What is the state of Austin hip-hop?
CJ: I would say still in its infant stages simply because no one has made it out on a major level in terms of success. The scene needs more outlets and ears to finally get the respect it deserves with our help hopefully.
Fresh: I’d say it’s growing. I won’t say infant because, no there hasn’t been anyone who has made out on a national stage, but there have been artists who’ve gotten great coverage and has made ways for the scene. I agree with CJ there does need to be more outlets and ear to help push the scene to where everyone wants it to be.
Where can we see hip-hop in Austin?
CJ: It depends. Alesia Lani is an R&B artist here and she had a residency at Stay Gold Bar for a minute last year. Empire Control Room is a good place to catch it too and the historic Victory Grill is the seminal place as well for local talent.
Fresh: All those places as well as Grizzly Hall and Emo’s over on Riverside, you have the open mic event Austin Mic Exchange that has become a staple in the Austin hip-hop scene, you also have Flamingo Cantina, Vulcan Gas Co on 6th Street, and a host of other places.
Do you remember the first hip-hop song that made you pay attention?
CJ: Not really. I was born into the genre so no particular song stands out but I will say the first group I remember buying and listening to, was Kriss Kross.
Fresh: Yes I do, it was KRS-ONE “Loves Gonna Get You.” My older brother introduced me to hip-hop and as kids, we were infatuated with old school hip-hop.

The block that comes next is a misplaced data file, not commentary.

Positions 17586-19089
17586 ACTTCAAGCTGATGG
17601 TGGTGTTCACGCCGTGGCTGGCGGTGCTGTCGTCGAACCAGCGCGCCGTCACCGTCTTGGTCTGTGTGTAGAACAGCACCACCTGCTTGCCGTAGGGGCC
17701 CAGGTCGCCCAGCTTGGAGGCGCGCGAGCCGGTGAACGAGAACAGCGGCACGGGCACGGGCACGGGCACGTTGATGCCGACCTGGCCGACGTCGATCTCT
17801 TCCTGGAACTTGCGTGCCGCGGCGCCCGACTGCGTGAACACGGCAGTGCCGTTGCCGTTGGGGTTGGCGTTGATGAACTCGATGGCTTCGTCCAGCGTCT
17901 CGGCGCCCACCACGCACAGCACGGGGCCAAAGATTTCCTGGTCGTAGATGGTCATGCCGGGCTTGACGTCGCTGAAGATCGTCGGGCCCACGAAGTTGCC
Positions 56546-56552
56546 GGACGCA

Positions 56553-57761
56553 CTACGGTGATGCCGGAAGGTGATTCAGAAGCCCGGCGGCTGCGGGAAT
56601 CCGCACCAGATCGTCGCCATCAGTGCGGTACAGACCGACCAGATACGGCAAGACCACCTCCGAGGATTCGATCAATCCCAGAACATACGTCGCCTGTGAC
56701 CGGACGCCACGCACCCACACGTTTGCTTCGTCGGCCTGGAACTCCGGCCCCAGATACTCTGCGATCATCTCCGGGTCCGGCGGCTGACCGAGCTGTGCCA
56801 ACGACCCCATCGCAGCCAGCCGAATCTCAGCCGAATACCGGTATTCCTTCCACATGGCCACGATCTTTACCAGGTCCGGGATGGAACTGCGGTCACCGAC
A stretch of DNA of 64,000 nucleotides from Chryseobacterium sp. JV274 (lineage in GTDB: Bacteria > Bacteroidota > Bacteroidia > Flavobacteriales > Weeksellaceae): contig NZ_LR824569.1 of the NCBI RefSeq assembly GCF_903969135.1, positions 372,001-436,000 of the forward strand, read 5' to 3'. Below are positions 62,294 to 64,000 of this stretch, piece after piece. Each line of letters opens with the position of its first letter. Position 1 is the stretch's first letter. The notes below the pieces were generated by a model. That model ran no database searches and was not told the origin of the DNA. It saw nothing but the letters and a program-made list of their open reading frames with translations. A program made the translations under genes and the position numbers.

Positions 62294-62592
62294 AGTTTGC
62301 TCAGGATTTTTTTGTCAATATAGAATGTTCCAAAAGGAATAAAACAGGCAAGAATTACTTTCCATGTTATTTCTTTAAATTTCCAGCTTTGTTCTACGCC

CJ: Spawn. He was the first black superhero I had ever seen on a major level and I was obsessed with everything about him back in 1997. I actually own a graded copy of the first issue of Spawn to this day.
Fresh: Favorite superhero for the longest part of my childhood was Spider-Man, but I then was introduced to Black Panther, and as a black kid growing up in East Austin I thought the idea of a black man who runs his own country that is the most technologically advanced country in the world and is richer than God, intelligent, and the country is the only country not conquered by Europe was amazing. I own Black Panther’s first appearance.
CJ: Applebee’s. They have great drink specials. If you take a date there she might make a funny face but with the cheap drinks, she might eventually enjoy herself.
Fresh: I LOVE Short Stop, BEST burger joint in town! Also Roland’s Kitchen, they have some great soul food, as well as Alamo Draft House.
Anything else you want us to know about you or The Breaks?
CJ: Just listen. Our show is music first and personality second. We play music that no other hip-hop show in the city will play and are also backed by the best radio station in the city. We are also personable and out and about in the city so we are of the people, from the people.
Fresh: Everything CJ just said.
What is the best way to submit music to The Breaks for consideration? Anything people should know before they send it in?
Email our DROPBOX at firstname.lastname@example.org and make sure the file is in .wav form. The best advice I can give is to put your best foot forward and make a great first impression.